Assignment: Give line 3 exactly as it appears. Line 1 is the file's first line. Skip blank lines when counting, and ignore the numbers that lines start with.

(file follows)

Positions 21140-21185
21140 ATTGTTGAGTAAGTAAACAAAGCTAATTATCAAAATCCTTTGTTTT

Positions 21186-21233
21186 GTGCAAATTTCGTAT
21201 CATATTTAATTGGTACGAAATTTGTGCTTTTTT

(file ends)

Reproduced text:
Positions 21186-21233